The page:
Now unless you are prepared to wander round public art galleries with a folio of reproductions and a pendulum, it is not very easy to find the answer to Colin Franklinís question. I thought about it for some time before I hit on a possible way of testing it. I draw the illustrations, of doubtful value, which accompany my books. I asked him to send me back the original drawings from one of them. I supposed that they were filed somewhere and not destroyed when the blocks were made.
My idea was to test first an original drawing for the sex and thought rates and then to test the reproduction made from that drawing in a completely new and unopened copy of the book itself. Of course many people handled the drawings in the course of making the blocks from them and some slight handling may have occurred in the printing and binding of the book. That we had to risk, but the risk did not appear to be great.
In due course a folder of drawings arrived and I took them to the slate floor in the hall, where there should not be much interruption from anything but the slate. In a state of considerable interest, I put the first drawing on the floor and tested it for the rate for male sex of 24 inches and then for thought at 27 inches. It responded strongly to both.
Then I opened the new copy of the book at the figure made from the drawing and tested that. There was no reaction of any sort to either rate. The figure appeared to be dead. My wife and I went solemnly through the drawings and the prints made from them. All the drawings responded to the sex and thought rates. Nothing at all happened with the prints. There was no reaction for either rate from the book itself. There was not the slightest indication that any fragment of the authorís personality passed to the book, except that the printed word might mean something to the person who read it. There was no direct contact at all.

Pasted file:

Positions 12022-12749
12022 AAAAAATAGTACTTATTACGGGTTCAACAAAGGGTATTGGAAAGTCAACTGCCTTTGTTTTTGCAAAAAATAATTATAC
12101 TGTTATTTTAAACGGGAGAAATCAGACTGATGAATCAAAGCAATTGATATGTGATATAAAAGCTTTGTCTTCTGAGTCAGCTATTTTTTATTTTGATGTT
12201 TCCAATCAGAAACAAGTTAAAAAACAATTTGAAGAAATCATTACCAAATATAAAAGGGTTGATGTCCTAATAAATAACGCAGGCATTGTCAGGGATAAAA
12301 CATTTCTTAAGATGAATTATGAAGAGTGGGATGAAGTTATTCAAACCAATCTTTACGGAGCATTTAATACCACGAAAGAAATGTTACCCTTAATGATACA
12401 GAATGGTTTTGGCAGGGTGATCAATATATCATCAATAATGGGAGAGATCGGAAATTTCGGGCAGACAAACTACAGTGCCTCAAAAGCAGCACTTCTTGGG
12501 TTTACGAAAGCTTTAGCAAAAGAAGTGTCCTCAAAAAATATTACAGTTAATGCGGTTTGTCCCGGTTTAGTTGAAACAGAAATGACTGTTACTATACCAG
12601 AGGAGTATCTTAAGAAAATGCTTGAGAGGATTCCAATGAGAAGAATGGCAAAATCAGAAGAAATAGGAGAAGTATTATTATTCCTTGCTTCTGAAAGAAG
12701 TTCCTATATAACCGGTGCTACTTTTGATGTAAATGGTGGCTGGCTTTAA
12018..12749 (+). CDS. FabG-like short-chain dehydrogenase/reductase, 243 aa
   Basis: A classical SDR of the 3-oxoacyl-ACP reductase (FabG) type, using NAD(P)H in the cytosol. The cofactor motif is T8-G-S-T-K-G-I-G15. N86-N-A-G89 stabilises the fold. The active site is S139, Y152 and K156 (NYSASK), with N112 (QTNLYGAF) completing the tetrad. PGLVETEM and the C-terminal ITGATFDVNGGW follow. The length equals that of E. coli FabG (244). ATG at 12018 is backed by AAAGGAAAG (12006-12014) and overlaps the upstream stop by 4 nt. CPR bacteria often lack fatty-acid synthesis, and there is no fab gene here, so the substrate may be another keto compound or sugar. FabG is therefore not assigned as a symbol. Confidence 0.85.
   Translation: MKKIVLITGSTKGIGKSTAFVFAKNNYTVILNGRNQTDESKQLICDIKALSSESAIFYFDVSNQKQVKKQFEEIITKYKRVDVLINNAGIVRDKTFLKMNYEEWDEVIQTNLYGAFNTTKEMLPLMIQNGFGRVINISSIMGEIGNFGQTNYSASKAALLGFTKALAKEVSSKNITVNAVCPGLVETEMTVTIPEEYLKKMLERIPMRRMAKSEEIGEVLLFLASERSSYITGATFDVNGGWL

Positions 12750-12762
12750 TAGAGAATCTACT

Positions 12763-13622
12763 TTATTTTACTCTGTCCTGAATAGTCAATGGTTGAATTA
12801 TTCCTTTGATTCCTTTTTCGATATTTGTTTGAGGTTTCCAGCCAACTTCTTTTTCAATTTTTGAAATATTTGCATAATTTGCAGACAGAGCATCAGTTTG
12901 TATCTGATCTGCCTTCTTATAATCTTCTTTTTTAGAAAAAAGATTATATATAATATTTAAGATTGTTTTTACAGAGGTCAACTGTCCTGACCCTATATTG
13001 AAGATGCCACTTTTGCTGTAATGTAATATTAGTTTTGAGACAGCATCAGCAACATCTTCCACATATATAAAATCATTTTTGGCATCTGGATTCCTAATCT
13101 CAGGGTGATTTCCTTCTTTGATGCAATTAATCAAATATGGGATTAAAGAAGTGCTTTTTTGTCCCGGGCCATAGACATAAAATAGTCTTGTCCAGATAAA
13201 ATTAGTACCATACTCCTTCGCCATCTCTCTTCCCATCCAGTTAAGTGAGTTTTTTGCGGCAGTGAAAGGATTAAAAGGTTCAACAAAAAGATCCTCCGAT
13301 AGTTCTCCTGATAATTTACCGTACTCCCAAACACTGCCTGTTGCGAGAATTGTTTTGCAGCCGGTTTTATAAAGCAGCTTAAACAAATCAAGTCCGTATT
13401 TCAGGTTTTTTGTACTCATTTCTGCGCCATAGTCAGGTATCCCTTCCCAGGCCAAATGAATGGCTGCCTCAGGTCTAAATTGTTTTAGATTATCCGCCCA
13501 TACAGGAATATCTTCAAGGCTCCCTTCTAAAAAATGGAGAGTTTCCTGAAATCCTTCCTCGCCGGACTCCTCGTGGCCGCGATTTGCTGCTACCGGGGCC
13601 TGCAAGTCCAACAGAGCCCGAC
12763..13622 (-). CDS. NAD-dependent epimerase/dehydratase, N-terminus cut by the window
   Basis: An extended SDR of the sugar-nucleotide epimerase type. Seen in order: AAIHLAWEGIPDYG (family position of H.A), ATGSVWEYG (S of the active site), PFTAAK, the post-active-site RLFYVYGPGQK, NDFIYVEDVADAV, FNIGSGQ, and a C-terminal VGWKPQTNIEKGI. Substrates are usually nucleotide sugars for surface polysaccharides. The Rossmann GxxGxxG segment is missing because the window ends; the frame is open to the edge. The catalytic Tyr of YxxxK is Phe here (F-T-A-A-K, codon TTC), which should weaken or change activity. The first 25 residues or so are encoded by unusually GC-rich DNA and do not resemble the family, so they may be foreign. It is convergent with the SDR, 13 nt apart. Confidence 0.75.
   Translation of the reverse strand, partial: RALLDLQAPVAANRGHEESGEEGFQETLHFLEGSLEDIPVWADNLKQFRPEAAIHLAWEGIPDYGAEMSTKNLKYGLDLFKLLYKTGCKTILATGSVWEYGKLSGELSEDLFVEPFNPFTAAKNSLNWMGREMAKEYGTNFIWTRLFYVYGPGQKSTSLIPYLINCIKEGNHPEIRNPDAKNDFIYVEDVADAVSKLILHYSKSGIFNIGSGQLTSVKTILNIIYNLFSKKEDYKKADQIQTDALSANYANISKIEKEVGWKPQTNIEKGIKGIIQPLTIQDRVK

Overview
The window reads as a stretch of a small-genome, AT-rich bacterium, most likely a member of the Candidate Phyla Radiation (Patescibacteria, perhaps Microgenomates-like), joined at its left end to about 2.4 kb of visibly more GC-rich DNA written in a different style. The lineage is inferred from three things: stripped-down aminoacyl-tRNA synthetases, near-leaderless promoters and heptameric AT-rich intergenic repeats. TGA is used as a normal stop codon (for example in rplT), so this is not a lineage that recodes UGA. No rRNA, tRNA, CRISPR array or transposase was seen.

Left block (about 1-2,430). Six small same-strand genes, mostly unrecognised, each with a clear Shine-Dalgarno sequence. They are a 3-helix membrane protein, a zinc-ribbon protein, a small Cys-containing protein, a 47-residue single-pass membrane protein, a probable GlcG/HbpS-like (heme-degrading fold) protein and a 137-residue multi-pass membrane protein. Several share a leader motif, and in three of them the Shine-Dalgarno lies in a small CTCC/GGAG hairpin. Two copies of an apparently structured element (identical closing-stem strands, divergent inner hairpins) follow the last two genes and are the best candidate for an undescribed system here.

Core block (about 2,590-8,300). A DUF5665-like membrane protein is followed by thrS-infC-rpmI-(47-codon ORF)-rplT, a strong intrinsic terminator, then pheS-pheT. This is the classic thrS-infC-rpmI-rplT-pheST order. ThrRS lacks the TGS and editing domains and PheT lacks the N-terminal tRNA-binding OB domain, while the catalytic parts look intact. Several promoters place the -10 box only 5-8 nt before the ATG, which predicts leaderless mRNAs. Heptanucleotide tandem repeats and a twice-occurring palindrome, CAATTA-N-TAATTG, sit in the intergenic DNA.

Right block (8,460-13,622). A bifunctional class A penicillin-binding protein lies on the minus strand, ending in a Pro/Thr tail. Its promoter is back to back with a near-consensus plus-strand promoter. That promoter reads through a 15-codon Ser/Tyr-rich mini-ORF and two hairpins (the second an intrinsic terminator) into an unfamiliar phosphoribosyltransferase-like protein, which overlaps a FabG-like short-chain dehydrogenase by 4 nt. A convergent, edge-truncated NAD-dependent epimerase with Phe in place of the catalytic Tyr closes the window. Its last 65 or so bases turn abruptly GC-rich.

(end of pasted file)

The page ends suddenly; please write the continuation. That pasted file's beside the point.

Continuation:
The book was not a link in any parapsychological sense between the author and the reader. There was nothing passing between an artist who painted a picture and the reproduction of that picture. The quality of the reproduction, however good it might be, is something entirely mechanical and lacking in the life force which had been impressed by the artist on the original. We have already seen the same kind of thing suggested by thinking about photographs. The photograph appears dead, so is the reproduction by mechanical means of an original picture. A hand-made copy would of course react to the sex rate of the person who made the copy.
The experiment was rather a relief to me. I had not been able to see how anything could really pass from original to reproduction. Whereas everything we had investigated before followed a logical course, however strange that course might appear to be, this transference of something to a reproduction seemed completely illogical. Yes, I was relieved. Crazy though we might seem to be; yet we were not so daft as all that. We had managed to put a brake on.
 Source: Chapter 9 in The Monkey's Tail; Routledge & Kegan Paul, 1969, SBN 7100 6598 1.
 Source from here: Chapter 6 in ESP: Beyond Time and Distance; Routledge & Kegan Paul, 1965.